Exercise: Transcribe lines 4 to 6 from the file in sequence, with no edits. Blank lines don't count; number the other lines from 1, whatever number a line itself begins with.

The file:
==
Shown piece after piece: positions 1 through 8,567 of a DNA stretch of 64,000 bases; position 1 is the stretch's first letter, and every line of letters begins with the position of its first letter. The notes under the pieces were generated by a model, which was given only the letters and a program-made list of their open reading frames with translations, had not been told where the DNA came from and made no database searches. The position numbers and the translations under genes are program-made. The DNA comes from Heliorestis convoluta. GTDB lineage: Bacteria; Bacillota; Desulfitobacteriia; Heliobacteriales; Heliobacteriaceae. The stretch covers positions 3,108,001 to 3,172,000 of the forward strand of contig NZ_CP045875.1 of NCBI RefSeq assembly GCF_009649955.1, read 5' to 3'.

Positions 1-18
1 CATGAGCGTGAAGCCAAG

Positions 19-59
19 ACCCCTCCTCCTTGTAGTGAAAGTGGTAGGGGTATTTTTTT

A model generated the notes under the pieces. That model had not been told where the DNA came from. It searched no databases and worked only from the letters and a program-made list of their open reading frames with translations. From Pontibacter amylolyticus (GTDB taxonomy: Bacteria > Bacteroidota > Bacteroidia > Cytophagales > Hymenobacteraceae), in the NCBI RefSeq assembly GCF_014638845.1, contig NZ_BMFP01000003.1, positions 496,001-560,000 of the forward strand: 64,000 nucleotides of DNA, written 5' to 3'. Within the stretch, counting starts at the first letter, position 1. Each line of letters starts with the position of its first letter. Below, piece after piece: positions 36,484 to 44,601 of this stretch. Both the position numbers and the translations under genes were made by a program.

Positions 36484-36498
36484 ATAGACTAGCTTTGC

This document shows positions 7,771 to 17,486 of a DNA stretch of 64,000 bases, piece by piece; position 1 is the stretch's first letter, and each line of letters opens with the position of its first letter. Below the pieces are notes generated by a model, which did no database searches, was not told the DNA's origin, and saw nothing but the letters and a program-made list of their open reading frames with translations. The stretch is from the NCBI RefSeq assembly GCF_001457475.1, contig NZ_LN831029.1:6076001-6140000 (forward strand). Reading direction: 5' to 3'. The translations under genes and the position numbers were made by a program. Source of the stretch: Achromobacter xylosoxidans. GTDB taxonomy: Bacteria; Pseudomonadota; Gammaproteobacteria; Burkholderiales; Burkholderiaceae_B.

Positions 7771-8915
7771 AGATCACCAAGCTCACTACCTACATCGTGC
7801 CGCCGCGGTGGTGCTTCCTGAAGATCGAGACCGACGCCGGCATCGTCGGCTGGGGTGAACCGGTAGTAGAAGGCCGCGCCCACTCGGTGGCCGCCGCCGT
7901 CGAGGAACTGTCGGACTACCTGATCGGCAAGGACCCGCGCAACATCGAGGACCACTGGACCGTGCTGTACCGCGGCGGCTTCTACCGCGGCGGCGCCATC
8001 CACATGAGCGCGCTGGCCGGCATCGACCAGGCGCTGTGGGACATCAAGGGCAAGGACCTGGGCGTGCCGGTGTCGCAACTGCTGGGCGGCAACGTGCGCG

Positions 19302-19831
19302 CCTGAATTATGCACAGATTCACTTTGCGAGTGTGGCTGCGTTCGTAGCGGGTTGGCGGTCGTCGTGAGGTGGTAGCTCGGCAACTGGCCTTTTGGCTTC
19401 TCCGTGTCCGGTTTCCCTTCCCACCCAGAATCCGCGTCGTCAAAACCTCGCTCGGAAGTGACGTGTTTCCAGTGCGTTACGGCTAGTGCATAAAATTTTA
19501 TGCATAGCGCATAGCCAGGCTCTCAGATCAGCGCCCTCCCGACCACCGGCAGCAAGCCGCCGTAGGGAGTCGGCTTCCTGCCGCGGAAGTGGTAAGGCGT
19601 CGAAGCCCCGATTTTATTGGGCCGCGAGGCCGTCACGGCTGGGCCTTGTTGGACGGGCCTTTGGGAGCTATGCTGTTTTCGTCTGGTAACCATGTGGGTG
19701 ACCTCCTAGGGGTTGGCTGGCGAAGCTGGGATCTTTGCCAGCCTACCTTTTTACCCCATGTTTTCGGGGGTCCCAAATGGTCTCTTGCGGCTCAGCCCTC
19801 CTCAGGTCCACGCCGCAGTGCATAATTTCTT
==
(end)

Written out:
Positions 19-59
19 ACCCCTCCTCCTTGTAGTGAAAGTGGTAGGGGTATTTTTTT

A model generated the notes under the pieces. That model had not been told where the DNA came from. It searched no databases and worked only from the letters and a program-made list of their open reading frames with translations. From Pontibacter amylolyticus (GTDB taxonomy: Bacteria > Bacteroidota > Bacteroidia > Cytophagales > Hymenobacteraceae), in the NCBI RefSeq assembly GCF_014638845.1, contig NZ_BMFP01000003.1, positions 496,001-560,000 of the forward strand: 64,000 nucleotides of DNA, written 5' to 3'. Within the stretch, counting starts at the first letter, position 1. Each line of letters starts with the position of its first letter. Below, piece after piece: positions 36,484 to 44,601 of this stretch. Both the position numbers and the translations under genes were made by a program.